I do not watch the Republic Day parade not because I am ‘anti-national’. I do not watch this spectacle because its symbolism – particularly, the demonstration of the might of the state and its military technologies and weapons of ‘defence’ – does not fit into the vision of India that I cherish. Yes, I am aware that the very idea of a bounded nation implies that its ‘borders’ need to be ‘protected’ by its brigade of army. And this seems to be the chief reason for the elevated status of military power as a symbol of the nation, particularly in these troubled times when, despite the rhetoric of globalisation, nation-states continue to prevail and in an environment of social Darwinism war or the fear of war is normalised.
The ritualisation of the Republic Day parade reinforces this sort of nationalist euphoria: see the march of the army – disciplined/tight/masculine bodies of trained/robotic soldiers saluting the flag; feel good, cherish the narcissism of the nation and think that you are more powerful than your ‘enemies’. However, I long for something else: a nation that seeks to transcend itself by becoming oceanic with civility, kindness and egalitarianism. It is in this context that I recall three path-breaking conversations authored by Mahatma Gandhi, B.R. Ambedkar and Rabindranath Tagore, which, I believe, gave us yet another vision of India – something beyond hyper-masculine and obsessively self-conscious militarised nationalism.
For a people’s nation that values labour
When the symbol is made into a fetish and an instrument of proving the superiority of one’s religion over others, it is fit only to be discarded. The sacred thread does not appear to me today to be a means of uplifting Hinduism. I am therefore indifferent to it.
As I free myself from the live coverage of the parade, I begin to see Gandhi in a train in South Africa – the ‘coolie barrister’ reading John Ruskin’s Unto This Last. It was indeed the ‘magic spell of a book’. Well, this ‘sanatani Hindu’ did already disobey the verdict of the caste association for his determination to go abroad for higher studies, and prefer to exist as an ‘outcaste’. And despite his initial effort to behave like an Englishman, he was realising his inner calling. As he experienced the trauma of colonialism, its psychology of violence and its implicit racism, his soul nurtured by the Sermon on the Mount and the Bhagavad Gita began to strive for a new art of resistance.
It was at this moment in South Africa that Ruskin’s book with its celebration of the dignity of labour and non-hierarchical orientation to life opened his eyes and enriched his horizon. For someone born in a caste-ridden society with a notion of dirt handled by the ‘polluted’ castes, it was not easy to appreciate Ruskin’s proposal that ‘the job of a barber is as important as that of a lawyer’; and ‘the good of the individual lies in the good of all’. Yet, this lesson of sarvodaya transformed Gandhi and prepared the ground for his eventual engagement with the peasants of Champaran or the textile workers of Ahmedabad, and his plea for the ‘integrated’ individual overcoming ‘Brahmin-Sudra’ or ‘purity-pollution’ duality by reconciling the mental and the manual. In a way, it was a move towards the idea – spiritually subtle, not necessarily overtly radical – of an inclusive nation: people’s nation that values labour.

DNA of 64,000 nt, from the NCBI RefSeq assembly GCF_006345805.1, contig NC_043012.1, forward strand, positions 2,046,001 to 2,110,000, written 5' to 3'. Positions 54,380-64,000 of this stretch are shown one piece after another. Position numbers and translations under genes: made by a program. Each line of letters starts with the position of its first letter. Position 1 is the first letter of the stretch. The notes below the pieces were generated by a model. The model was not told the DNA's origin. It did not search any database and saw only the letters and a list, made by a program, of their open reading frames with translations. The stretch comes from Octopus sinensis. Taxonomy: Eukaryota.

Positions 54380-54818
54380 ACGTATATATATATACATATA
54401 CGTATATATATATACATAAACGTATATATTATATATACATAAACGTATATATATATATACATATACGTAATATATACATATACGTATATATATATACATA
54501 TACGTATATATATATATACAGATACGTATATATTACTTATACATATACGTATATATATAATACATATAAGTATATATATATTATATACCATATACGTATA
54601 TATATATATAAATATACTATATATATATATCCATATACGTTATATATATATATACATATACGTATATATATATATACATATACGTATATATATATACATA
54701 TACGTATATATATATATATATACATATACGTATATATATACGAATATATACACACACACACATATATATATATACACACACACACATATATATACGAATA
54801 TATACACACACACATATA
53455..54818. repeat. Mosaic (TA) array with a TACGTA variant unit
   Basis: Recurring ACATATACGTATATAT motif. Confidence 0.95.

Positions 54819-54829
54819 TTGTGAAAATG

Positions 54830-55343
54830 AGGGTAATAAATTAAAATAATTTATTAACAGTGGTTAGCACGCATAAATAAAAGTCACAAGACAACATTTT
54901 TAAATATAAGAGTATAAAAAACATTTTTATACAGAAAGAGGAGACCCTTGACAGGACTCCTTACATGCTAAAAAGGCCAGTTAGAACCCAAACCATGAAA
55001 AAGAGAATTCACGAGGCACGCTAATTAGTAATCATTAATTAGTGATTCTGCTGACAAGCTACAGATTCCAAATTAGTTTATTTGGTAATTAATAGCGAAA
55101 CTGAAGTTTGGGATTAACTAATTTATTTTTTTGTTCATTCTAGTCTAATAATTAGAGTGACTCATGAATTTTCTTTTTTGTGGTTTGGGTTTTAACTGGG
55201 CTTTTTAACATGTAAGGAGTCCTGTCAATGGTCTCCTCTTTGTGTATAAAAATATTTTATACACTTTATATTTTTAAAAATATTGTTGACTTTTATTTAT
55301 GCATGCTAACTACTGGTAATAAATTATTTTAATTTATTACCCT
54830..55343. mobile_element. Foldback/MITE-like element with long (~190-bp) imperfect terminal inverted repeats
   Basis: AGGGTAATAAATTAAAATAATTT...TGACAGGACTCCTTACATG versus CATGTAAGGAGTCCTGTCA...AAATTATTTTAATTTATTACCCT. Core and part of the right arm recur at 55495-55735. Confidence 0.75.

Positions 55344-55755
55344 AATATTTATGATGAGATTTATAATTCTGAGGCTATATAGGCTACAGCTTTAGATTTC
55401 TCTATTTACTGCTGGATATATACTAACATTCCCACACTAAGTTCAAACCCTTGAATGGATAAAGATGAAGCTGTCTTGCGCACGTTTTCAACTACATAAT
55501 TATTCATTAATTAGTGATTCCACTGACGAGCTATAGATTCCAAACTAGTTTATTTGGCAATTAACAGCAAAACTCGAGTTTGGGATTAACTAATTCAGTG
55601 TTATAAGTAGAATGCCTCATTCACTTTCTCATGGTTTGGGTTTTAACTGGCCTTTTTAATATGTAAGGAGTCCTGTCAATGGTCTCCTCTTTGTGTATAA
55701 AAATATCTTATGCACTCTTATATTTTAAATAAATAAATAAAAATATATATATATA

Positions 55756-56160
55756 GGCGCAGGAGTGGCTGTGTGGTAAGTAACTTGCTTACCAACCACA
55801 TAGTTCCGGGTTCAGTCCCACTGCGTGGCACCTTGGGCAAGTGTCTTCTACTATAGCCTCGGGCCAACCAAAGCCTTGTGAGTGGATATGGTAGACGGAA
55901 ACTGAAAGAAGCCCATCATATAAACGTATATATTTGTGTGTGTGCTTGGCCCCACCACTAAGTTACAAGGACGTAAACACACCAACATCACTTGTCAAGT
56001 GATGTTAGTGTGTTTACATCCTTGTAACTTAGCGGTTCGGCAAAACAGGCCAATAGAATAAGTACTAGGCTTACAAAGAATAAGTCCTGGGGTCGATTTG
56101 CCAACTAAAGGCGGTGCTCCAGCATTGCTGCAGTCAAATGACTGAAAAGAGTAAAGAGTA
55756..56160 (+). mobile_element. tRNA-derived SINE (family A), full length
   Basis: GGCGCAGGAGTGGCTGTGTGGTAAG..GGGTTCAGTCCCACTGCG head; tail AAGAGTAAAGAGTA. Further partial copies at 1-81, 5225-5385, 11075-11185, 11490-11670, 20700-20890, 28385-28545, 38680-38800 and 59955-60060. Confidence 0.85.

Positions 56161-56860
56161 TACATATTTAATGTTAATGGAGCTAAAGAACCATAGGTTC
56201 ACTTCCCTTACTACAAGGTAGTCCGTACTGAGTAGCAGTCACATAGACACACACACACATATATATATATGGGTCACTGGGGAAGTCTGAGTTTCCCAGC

For a nation that values Buddha’s compassionate egalitarianism
It seems that the three – fraternity, liberty and equality – can coexist only if one follows the way of the Buddha.
Despite the sound of the boots of the marching army, I do not forget that an imaginary unity in the name of fighting the ‘external enemy’ (something that loud nationalism with militarisation of consciousness does) cannot create a healthy nation. Who realised it more than Ambedkar? A fractured/fragmented nation can be healed only by eradicating the hierarchy and injustice within. This led him to converse with both Marx and Buddha. At one level, Ambedkar saw a great deal of commonality between them; both of them strove for equality and were against private possession. Yet, the Marxian ‘means’ for making revolution, and the principle of the ‘dictatorship of the proletariat’, as Ambedkar argued, are potentially violent. Even though he did not absolutise non-violence, in Buddha’s religiosity he saw a new possibility.